Norway is the home of the Nobel Peace Prize but it’s also a significant weapons producer, and their exports shot up last year. Now critics in and out of Parliament are firing off complaints over sales to authoritarian regimes and areas near armed conflict.
“This is a violation of the fundamental intentions in the foreign ministry’s guidelines for export of defense material,” Rasmus Hansson, spokesman for the Greens Party, told newspaper Aftenposten on Tuesday. Hansson, who served the past four years as a Member of Parliament, has criticized Norway’s weapons sales earlier and remains alarmed over the Norwegian defense industry’s growth and activity.
State statistics bureau SSB (Statistics Norway) released figures this week showing that sale proceeds from Norway’s weapon exports reached NOK 3.4 billion last year (USD 436 million). That’s up by nearly NOK 1.5 billion from the year before, marking an increase of nearly 80 percent.
Aftenposten reported that around half the value of the weapons exported went to fellow NATO member countries. Of them, the US bought NOK 655 million worth of Norwegian defense material and Poland NOK 382 million.
Sales to non-NATO nations, however, were nearly triple those in 2016, mostly because Oman bought “weapons and weapon parts” for more than NOK 1 billion. That makes Oman, ruled by an absolute monarchy/sultanate that Hansson calls a “dictatorship,” Norway’s single-biggest weapons customer after it ordered and took delivery last year of a Norwegian Advanced Surface-to-Air Missile System (NASAMS) from state-owned Kongsberg Gruppen.
Hansson claims that Norway’s foreign ministry, which is charged with issuing licenses for weapons exports, is obligated “to evaluate a series of political question tied to democratic rights and respect for fundamental human rights” in the countries taking delivery of Norwegian arms. He objected to the agreement to sell arms to Oman in 2014, and asked the Parliament to cancel the order.
“This (Oman) is a strong, oppressive dictatorship that does not respect fundamental human rights, pure and simple,” Hansson told Aftenposten. “Even though the weapons are defensive, there’s no doubt they strengthen military capacity for a strongly undemocratic and oppressive regime.”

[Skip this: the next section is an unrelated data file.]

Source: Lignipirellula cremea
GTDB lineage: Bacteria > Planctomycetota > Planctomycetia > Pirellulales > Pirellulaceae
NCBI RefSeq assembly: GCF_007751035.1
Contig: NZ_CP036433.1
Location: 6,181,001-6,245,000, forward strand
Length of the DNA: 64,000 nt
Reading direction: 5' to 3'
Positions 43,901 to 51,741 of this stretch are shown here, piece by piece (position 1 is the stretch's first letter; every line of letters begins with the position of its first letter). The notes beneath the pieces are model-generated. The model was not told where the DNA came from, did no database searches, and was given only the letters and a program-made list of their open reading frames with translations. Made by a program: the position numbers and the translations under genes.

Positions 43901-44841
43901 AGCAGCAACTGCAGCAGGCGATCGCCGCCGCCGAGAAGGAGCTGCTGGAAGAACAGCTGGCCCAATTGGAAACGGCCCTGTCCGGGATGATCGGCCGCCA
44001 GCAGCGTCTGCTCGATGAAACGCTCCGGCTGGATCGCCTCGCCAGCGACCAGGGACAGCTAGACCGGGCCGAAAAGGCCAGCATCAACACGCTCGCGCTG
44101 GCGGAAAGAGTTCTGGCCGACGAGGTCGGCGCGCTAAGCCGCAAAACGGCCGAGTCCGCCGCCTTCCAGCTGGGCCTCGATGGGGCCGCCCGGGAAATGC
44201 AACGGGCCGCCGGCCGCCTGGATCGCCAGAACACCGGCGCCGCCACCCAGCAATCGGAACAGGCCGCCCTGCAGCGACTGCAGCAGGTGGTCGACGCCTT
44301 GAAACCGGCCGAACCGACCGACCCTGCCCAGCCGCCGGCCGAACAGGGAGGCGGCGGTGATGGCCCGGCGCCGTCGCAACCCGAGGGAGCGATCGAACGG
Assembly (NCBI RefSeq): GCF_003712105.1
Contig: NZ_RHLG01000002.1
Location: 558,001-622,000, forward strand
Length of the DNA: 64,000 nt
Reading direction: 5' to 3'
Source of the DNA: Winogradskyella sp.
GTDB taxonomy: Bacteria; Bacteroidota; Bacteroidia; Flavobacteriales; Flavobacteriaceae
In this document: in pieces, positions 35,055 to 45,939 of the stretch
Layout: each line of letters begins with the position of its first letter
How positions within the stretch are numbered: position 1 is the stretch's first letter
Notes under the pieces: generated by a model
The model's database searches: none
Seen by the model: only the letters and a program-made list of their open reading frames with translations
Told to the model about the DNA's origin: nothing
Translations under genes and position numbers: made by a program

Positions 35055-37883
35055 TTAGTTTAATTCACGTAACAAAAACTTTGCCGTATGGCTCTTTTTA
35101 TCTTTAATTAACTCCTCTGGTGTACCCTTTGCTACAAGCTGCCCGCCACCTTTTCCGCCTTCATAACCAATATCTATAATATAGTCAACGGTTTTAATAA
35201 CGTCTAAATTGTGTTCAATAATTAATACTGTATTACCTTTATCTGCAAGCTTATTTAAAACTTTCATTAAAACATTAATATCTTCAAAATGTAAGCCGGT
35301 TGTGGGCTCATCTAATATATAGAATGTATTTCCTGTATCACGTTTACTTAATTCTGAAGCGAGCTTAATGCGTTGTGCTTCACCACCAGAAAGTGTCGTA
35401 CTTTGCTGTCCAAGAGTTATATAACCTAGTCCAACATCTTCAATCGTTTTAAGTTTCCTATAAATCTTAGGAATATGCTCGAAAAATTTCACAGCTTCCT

Moreover, notes Hansson, Norway should emphasize that it won’t allow sales of weapons and ammunition to areas where there’s war or threatened war, or to countries involved in civil war. Oman borders on Yemen, which is embroiled in a civil war that’s left thousands of civilians dead, wounded and now facing famine and a cholera epidemic. Saudi Arabia, another of Oman’s neighbours, has controversially intervened.
The Socialist Left party (SV) and Changemaker, the youth group for the national humanitarian organization Kirkens Nødhjelp (Norwegian Church Aid) agree with Hansson. “We see a scary trend where we’re basing more and more of our (weapons) sales on markets in authoritarian countries,” Changemaker leader Tuva Krogh Widskjold told Aftenposten. “It shouldn’t be so.”
Widskjold noted in an email to Aftenposten that Norway already has exported defense material “to the warring sides in Yemen, to the military dictatorship in Thailand and now we see an enormous increase in sales to the authoritarian country Oman.” She seeks rules that “won’t strengthen military capacity to dictators and authoritarian regimes.”
Gina Barstad, foreign policy spokesperson for SV, also stated that Norway “should not sell weapons to countries led by oppressive dictators with documented systematic violations of human rights.” SV was part of the former left-center government coalition (led by Labour’s Jens Stoltenberg, who’s now secretary general of NATO) that cleared the way for weapons exports to Oman. Barstad claimed SV called for stronger rules then, too, but lacked support.
Weapons sales defended
Audun Halvorsen, a state secretary for the Conservative Party in the foreign ministry, defended the weapons sales to Oman, saying the licenses granted for export are in line with the guidelines and the Parliament’s conditions. “The ministry evaluates every single license application in terms of the rules and guidelines for export control,” Halvorsen told Aftenposten. “If the ministry sees an unacceptable danger that the military equipment will be used internally or to commit serious violations of human rights, an export license won’t be issued.”
Halvorsen also noted that regulations for export control offer the possibility to retract, suspend or limit licenses, although “that doesn’t happen often.” He also contended that the Norwegian government is “extremely concerned” about the situation in Yemen, noting how it recently suspended valid licenses for exports of weapons and ammunition to the United Arab Emirates.
SV, meanwhile, has called for an immediate halt to all sales and exports of weapons, ammunition and other defense hardware to Saudi Arabia, Jordan, Kuwait, Malaysia and Oman, in addition to the Emirates. Barstad added that SV continues to work towards that goal, and hopes the consequences of the war in Yemen will now prod the Norwegian Parliament into action.
Hansson, meanwhile, is not satisfied with the foreign ministry’s response. “UD (the ministry) will certainly note that Oman has declared itself neutral to the catastrophe going on in Yemen, but the Parliament hasn’t just chosen to forbid sales to countries but to areas where there are conflicts. That’s very sensible because it’s difficult to discern relations between neighbouring countries when there’s a war.”